The ground in the Wolf enclosure is dotted with tufts of fur so are the fences and trees which they rub against. They are shedding that thick fluffy undercoat for the warmer weather which will soon be here. It is a sure sign that spring has arrived at Wolf Howl Animal Preserve.
Most of the Wolves enjoyed their Easter Egg Hunt. Ohoyo like Wa-ta-chee has never been into the party scene so really was not impressed with this year’s festivities. Watch the video to see her reaction. It’s pretty funny. We have been having the Easter Egg Hunt since 2006. The last few years we haven’t been able to move them into the other enclosure because that is where Ohoyo lives now so I have to hide the eggs with the Wolves right there. This year Don had an idea of throwing their jelly beans as a distraction while I hid eggs but it didn’t work too well. They are very focused with the task at hand so distracting them becomes extremely difficult. I made lots of eggs so once they started cracking some open, I had time to really hide them. They really do retain alot of information. They remember that I hide them in the trees and you can observe them while watching the video all looking up in the trees in their territory. Once the Wolves find an egg they proceed to delicately open them and then eat the yolks. They are not much for the whites and never the shells.
After the Easter party was over, I was cleaning up and ready to head out of the enclosure when I noticed that Woha seemed to be chasing something that Nita really wanted. I started video taping. As it turned out it was an eastern fence lizard which had already dropped half of it’s tail. The Wolves love to play with them. The lizards play dead in hopes that the Wolf becomes bored with the game and leaves it alone. I find all types of live lizards all over their enclosure. I even rescue them from the water buckets. They are pretty fast at getting up the trees and fence so most live among the Wolves in relative harmony. This video demonstrates the pecking order. Woha is a Beta Female and Nita is the Omega. Watch how Nita grovels and begs for a chance to play with the lizard.
Wa-ta-chee is getting along pretty well with the pack. Every once in awhile Chito does remind him that she is boss but nothing major and he knows he has to submit. It’s funny to see Wa-ta-chee with Niko Akni now. The roles have reversed. Niko used to just adore his Father and was always approaching him submissively with obvious affection. I now have seen Wa-ta-chee doing just that to him. Niko has been very gentle with him.
When Wa-ta-chee first came to us, he was a very friendly Wolf. When he took over as Alpha he then became more leery of us humans and thus not as friendly. Now that his position has changed I’m seeing him become more affectionate with me by the day. Practically every time I’m in their territory he is seeking me out. We even had a chorus howl together which choked me up when at the end he licked at my chin and mouth. I think he knew I had his back during the change of guard and our bond has definitely become stronger.
Waya loves for me to get that undercoat off of him and will sit or stand by me as long as I’m willing to pull it off. Niko and Waya have been having some issues. Waya is trying to stay out of Chito and Niko’s way. The only time he has problems with this is at meal times. Waya is a foodie and will always take the risk of eating out of turn. Niko does not take well to this and there is usually a scuffle between them. If I serve something Niko really loves like venison, he is usually too preoccupied with getting a good piece and Waya is left to eat in peace.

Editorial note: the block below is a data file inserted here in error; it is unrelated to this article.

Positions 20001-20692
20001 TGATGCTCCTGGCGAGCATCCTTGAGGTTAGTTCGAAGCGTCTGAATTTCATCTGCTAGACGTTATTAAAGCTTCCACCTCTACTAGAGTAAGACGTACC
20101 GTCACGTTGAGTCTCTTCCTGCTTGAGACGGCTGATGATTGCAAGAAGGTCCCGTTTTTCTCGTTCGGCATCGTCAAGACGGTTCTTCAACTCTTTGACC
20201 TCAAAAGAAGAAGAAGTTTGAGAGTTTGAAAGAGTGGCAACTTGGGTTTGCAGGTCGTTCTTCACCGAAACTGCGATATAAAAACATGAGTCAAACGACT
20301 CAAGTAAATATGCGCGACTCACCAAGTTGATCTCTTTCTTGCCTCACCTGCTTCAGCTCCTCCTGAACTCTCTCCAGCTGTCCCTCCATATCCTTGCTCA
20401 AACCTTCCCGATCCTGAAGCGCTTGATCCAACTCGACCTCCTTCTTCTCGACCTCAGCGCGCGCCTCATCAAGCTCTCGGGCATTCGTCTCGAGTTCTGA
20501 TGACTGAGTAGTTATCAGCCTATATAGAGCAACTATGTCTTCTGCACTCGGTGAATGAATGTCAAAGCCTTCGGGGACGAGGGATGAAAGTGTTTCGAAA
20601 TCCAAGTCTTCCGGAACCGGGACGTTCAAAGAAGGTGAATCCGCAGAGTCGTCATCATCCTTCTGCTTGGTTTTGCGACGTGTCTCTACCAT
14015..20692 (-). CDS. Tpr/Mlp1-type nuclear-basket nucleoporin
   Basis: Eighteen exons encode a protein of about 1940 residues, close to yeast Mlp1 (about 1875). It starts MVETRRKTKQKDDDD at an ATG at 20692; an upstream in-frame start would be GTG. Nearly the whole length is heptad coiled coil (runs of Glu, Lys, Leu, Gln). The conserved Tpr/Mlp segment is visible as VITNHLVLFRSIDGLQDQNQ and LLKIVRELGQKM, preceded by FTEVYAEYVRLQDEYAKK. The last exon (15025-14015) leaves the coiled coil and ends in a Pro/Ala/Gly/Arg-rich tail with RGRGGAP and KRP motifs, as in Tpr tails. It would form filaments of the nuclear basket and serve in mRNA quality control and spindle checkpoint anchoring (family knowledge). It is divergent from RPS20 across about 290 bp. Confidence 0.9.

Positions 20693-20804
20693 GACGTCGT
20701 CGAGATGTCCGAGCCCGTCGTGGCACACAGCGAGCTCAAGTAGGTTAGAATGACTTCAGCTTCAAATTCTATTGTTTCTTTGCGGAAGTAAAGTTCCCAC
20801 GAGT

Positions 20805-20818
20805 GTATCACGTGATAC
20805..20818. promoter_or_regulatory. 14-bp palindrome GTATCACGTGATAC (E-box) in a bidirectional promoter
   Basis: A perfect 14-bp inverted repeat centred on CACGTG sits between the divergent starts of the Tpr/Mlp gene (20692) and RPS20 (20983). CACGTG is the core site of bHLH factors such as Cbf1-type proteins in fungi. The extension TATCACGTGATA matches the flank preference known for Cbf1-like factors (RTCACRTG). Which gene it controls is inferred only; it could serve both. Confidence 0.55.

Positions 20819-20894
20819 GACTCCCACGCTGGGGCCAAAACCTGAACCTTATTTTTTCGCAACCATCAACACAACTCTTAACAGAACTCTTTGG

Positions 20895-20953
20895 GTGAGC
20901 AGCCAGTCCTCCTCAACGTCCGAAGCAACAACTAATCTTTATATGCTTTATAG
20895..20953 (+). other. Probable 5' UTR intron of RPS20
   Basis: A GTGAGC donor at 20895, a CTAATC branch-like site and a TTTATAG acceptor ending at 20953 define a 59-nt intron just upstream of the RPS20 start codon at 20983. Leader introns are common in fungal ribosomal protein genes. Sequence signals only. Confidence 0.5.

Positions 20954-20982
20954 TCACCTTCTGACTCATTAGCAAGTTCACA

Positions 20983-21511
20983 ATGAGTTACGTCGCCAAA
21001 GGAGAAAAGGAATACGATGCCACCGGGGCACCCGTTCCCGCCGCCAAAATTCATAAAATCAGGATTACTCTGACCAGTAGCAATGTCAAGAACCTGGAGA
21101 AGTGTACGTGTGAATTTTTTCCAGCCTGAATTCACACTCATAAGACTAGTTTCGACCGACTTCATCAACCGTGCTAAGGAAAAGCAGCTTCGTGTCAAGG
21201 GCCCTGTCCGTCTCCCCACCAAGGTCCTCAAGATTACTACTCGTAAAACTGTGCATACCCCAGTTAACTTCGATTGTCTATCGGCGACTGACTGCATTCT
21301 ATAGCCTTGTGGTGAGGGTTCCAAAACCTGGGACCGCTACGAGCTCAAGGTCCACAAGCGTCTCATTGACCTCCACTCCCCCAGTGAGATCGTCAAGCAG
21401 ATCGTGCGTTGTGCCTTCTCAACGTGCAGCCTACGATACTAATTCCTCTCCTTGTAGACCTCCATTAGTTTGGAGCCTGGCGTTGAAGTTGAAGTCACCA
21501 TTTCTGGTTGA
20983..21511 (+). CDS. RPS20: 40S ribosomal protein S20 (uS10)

The pack dynamics have totally flipped flopped these past two years and the younger Wolves are now calling the shots. Chito is a very strong leader and does not put up with any shenanigans. As a human it is sometimes hard to watch her discipline but in her defense no one has been seriously injured. In the wild, I’m sure she would have been an Alpha female she has all the right tools.
The Wolves had some old friends visit a few weeks ago. Susan and Mike Kline were Volunteers here when the first three Wolves came to us. Then when the pups were born they visited frequently to help us socialize them. Unfortunately they live almost 2 hours away. The Wolves were so happy to see them. They chorus howled when they arrived which made Susan very happy. I brought her into the enclosure to visit the younger Wolves and they were very excited and all came to greet her. Chito really likes her and wanted to scent roll on her so we had to be careful she wouldn’t knock her over. She’s so strong and rubs against you so hard. What really blew us away was when Waya approached her and he actually touched her hand with his nose. Susan is only the third person who has ever touched Waya. Before I get lots of calls and emails asking if you could come and touch the Wolves, the answer is NO. Our Wolves fear most humans. Susan put in her time to get to know them. Her and Mike have been coming here since 2005 on a regular basis. The key factor in her success with them is that she was here when they were still pups and handled them. She also has been a guardian for rescued Wolfdogs for many years and understands how they react. It takes a long time to befriend them as they are born with a strong inherent fear of humans. Any sudden movements or loud noises send them scurrying away.
If you would like to see our Wolves, private tours start May 1st. Check here to set up an appointment.